In schools children are provided with external motivation for learning what they are supposed to be learning. This extrinsic motivation can take two forms; reward for doing what is expected and punishment for failing to abide by what the teacher requires. In recent years, punishment has fallen out of favour as a means of motivating children. They are no longer beaten for forgetting their games kit or not remembering their Latin verbs; the worst a child can expect these days is a frown or a detention. Rewards though are still going strong, indeed stronger than ever. Schoolchildren receive certificates for getting to school on time, doing their homework and even not disrupting lessons. In addition to these regular rewards, teachers are always on the lookout for anything else for which they can praise a child, even saying 'Good sitting, Mary' to a child who hasn't jumped up out of her seat for five minutes. There are also vouchers, DVDs to watch and end of term treats.
There can be a problem with the constant use of positive reinforcements of this kind. Some home educating parents disapprove of this approach as a matter of principle, feeling that the child should learn for the intrinsic pleasure of learning, rather than because he wishes to be praised or receive a smile or certificate. Some research suggests that they are right to be cautious about using rewards for learning in this way. The problem is that a child can become dependent upon praise and encouragement and if it stops, then so does his motivation to learn. This could obviously be a bad thing in higher education. Imagine a seventeen year-old college student who became disaffected because he was not constantly being told what a good boy he was being by settling down quietly and getting on with his work! This actually happens and some of the dropouts from FE colleges are children find it hard making the transition from extrinsic to intrinsic motivation for academic work.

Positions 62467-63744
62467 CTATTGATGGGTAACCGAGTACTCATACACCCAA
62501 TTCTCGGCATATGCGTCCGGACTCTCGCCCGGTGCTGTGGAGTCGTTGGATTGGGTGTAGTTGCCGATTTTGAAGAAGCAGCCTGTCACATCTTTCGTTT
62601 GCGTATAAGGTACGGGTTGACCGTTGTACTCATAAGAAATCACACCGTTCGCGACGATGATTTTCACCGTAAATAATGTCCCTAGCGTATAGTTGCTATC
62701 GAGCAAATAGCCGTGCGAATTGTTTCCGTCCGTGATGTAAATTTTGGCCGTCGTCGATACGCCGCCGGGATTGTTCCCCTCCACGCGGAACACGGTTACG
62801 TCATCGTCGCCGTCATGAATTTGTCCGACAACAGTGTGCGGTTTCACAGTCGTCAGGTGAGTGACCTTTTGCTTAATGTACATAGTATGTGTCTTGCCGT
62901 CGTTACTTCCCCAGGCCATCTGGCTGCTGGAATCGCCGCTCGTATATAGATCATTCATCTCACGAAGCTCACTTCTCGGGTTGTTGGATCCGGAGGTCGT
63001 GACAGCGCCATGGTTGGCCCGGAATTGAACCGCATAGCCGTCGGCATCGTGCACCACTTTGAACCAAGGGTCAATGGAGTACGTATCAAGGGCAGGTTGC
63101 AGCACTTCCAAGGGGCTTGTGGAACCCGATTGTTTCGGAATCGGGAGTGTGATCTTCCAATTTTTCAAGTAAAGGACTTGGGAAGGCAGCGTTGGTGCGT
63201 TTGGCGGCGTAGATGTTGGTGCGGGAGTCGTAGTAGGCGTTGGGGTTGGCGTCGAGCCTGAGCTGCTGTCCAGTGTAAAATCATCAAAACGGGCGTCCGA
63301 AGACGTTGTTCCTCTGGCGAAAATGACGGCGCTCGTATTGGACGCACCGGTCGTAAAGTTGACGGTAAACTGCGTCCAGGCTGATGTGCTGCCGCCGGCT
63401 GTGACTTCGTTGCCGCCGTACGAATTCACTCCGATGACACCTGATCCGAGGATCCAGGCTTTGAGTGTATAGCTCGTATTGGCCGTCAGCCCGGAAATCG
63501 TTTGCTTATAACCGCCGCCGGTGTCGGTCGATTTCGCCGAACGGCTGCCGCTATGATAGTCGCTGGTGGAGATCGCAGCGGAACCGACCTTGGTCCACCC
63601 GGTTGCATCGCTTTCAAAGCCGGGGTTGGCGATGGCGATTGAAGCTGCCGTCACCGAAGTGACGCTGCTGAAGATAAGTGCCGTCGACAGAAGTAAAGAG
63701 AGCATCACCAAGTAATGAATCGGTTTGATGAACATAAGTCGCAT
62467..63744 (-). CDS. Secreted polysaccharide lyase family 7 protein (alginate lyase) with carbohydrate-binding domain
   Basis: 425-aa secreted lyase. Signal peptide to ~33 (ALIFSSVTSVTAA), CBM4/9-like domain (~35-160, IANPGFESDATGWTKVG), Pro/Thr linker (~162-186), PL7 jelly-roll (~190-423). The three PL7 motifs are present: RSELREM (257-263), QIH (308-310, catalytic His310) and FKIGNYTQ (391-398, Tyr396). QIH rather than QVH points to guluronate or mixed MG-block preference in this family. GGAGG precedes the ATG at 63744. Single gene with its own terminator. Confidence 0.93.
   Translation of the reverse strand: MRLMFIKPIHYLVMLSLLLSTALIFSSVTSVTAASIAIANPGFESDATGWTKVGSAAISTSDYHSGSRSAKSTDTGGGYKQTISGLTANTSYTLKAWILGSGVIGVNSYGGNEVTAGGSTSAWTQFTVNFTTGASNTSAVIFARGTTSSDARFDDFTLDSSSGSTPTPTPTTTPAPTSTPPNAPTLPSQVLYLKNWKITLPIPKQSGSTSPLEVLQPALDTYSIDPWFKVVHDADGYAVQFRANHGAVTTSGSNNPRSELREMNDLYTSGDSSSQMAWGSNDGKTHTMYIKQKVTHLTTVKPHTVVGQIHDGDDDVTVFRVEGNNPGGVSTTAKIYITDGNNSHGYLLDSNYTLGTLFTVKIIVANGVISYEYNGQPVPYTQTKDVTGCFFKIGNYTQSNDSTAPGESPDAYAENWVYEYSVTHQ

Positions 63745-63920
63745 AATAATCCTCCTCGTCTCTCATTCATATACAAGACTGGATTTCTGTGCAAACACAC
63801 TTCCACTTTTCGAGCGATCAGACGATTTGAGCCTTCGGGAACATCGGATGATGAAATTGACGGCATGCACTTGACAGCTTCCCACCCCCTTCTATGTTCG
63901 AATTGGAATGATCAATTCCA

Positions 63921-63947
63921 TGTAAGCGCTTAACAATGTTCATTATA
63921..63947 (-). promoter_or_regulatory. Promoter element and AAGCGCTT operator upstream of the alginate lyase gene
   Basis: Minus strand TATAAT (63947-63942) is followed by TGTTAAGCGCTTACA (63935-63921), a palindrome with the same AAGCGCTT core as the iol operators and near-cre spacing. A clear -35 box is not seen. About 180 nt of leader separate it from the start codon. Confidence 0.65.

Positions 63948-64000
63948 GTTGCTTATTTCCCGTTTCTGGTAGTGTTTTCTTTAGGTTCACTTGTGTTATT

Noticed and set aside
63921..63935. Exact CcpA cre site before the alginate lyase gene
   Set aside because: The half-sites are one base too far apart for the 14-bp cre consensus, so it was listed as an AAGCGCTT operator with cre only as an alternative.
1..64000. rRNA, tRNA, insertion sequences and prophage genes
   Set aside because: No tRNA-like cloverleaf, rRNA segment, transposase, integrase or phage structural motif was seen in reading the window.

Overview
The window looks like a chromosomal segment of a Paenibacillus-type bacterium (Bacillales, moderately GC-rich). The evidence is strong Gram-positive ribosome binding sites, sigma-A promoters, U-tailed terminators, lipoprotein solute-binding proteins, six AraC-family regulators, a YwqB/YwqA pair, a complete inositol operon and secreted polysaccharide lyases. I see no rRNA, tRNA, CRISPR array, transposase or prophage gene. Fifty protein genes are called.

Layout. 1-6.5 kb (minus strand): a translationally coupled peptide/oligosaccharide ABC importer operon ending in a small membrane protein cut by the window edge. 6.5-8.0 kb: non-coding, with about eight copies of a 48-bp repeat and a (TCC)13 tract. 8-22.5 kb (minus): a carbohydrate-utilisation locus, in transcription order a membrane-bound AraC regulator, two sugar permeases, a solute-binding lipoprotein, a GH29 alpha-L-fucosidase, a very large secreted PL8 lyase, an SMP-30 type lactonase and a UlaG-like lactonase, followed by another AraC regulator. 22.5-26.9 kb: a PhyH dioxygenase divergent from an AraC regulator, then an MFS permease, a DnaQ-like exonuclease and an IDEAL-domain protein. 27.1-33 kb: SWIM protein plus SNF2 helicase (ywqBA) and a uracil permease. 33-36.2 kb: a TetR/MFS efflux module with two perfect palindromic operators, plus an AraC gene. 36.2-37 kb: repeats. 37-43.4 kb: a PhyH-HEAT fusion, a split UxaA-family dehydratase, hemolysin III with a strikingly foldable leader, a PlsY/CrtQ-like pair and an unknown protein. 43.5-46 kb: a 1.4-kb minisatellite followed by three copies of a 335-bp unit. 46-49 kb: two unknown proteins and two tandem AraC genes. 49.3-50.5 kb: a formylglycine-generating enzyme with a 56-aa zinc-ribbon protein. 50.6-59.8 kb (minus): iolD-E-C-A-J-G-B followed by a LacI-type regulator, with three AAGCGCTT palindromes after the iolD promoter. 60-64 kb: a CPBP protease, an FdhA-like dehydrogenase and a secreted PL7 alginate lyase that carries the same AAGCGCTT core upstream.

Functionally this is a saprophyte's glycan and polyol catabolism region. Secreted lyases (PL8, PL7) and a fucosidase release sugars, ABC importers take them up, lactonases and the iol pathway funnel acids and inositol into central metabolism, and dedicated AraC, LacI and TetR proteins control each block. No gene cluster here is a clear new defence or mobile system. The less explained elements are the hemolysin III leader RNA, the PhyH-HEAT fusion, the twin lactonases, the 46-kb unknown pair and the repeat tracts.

Quite a bit of work has been done in the USA on this subject. In one experiment, children were given access to drawing materials and left to their own devices. At the end of the session, one group received certificates saying what good artists they were. Another group did not. At follow up sessions of free drawing, when other activities were also on offer, it was found that those who had been rewarded in this way for drawing were less inclined to choose to draw for the fun of it than were the children whose drawing had not been rewarded. It seemed that rewarding the activity had somehow taken the fun out of it. There have been many similar experiments. The general finding is that children soon become almost addicted to little rewards of this sort and that when they are withdrawn, the children will not undertake the activities purely for the sake of it. They have been robbed of their intrinsic motivation to undertake drawing or whatever other activity is involved.